return error.StringIsShorterThanPattern;

    for (0 .. n - m + 1) |pos| {
        if (std.mem.eql(u8, s[pos .. pos + m], p)) {
            log("match @ position {}\n", .{pos});
            counter += 1;
        }
    }
    return counter;
}

pub fn main() !void {
    const s = "hay hay hay needle hay hay hay need needle hay hay hay needle";
    const p = "needle";
    log("looking for '{s}' in '{s}'...\n", .{p, s});
    var n = try naiveStringMatcher(s, p);
    log("found {} matches\n", .{n});

    const s1 = "hay";
    const p1 = "needle";
    log("looking for '{s}' in '{s}'...\n", .{p1, s1});
    _ = naiveStringMatcher(s1, p1) catch |err| {
        log("failed: {}\n", .{err});
    };
}
2 Likes

Great to see two approaches and some extra tid-bits of code, very helpful.
One naive question, when working in python I try to essentially avoid for loops for anything serious and also consider ds/algos for the task at hand but I can’t lie I usually just see which approach is written in C and use that: so the question is when using zig is ‘speed’ always reliably estimated by the number of operations now?

In short, yeah - you don’t need to be afraid of loop performance. It’s very fast.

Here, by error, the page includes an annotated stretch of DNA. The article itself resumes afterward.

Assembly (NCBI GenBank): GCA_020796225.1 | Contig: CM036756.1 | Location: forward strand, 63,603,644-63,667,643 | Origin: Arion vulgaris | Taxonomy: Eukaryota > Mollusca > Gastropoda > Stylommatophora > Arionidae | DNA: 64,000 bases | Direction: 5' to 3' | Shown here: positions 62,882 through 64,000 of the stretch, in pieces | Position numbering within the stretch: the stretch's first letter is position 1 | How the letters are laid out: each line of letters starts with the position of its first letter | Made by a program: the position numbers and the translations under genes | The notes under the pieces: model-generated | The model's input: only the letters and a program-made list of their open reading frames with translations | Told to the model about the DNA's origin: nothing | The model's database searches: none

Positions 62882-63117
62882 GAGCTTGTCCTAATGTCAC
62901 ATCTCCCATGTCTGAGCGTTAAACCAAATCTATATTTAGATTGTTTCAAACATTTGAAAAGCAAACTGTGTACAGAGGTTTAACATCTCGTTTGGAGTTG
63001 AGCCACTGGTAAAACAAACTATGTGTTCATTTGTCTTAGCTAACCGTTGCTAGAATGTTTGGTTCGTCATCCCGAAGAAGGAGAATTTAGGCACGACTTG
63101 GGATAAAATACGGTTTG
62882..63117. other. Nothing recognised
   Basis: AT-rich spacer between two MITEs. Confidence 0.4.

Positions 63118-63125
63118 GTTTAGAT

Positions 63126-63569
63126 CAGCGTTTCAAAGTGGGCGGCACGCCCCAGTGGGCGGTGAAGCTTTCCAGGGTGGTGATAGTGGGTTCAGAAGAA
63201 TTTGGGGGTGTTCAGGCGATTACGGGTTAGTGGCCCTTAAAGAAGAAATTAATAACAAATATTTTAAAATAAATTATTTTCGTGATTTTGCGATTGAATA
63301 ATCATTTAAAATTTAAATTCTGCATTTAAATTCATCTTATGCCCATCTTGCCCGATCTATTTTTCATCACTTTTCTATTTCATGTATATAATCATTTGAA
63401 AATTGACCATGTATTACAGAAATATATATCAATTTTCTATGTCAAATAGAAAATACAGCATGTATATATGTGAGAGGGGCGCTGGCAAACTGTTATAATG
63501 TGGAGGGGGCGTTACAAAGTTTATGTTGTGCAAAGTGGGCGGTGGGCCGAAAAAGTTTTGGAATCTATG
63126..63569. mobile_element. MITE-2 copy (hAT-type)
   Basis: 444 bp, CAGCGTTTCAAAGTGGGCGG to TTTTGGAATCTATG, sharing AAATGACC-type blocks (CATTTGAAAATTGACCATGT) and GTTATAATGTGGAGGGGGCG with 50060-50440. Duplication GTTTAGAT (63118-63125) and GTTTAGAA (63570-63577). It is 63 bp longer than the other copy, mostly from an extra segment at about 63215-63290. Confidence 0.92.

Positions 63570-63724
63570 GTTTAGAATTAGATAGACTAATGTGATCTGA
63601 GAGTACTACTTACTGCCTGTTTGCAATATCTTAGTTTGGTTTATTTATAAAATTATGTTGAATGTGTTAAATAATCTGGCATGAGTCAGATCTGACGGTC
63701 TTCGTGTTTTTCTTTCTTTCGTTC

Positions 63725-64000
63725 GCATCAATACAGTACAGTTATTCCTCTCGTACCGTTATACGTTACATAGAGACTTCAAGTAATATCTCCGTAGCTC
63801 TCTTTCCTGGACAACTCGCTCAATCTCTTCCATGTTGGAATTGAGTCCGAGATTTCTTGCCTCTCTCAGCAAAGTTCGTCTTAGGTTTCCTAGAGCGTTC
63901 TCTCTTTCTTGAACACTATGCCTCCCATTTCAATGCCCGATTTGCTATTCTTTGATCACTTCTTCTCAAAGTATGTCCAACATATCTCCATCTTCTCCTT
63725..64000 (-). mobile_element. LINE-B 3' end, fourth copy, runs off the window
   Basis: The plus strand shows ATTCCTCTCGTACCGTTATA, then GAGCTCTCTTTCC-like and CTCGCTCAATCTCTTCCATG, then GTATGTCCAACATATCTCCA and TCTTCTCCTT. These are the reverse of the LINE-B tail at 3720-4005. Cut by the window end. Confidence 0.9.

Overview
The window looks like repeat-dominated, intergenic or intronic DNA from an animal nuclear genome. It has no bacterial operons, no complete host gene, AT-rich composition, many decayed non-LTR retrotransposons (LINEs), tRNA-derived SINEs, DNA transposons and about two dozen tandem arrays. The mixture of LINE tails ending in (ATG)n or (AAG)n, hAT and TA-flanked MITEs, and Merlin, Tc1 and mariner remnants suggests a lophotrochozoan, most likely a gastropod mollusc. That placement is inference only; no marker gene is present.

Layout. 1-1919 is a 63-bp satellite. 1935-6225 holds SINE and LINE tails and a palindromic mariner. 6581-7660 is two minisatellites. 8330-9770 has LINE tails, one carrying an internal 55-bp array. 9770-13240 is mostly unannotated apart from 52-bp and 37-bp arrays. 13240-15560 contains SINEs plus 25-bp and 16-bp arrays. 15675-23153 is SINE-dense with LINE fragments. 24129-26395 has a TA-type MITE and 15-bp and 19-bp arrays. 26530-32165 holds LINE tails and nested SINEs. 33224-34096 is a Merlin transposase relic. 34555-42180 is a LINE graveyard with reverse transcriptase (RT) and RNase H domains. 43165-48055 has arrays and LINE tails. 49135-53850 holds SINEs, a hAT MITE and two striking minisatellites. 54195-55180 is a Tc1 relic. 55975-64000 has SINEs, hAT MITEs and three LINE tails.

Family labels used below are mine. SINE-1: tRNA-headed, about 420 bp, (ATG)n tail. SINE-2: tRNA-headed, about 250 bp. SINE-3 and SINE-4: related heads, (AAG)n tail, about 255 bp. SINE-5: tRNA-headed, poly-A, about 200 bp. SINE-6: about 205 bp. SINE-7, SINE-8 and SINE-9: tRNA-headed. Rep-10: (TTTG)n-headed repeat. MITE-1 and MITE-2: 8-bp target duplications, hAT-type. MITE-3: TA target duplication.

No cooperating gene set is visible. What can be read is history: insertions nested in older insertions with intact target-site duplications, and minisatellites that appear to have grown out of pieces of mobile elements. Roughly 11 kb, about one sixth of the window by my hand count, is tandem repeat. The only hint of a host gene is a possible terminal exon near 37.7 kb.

Number of operations isn’t a bad place to start - there’s some caveats to making things run super fast (like SIMD etc), but at this point I’d recommend coming back to that when you’ve really become comfortable with the type system and have had some time to play around with the data structures in the standard library.

3 Likes

I have another round of short, embarrassing, code that I tried to ‘translate’ from python.
A few random notes:

  1. Ziglings is very enjoyable and easily the most accessible and comprehensive learning resource I’ve currently tried for this language.
  2. Dude the builder videos have been helpful too.
  3. ZLS has been troublesome to get working.
const std = @import("std");
const print = std.debug.print;
const append = std.ArrayList.append;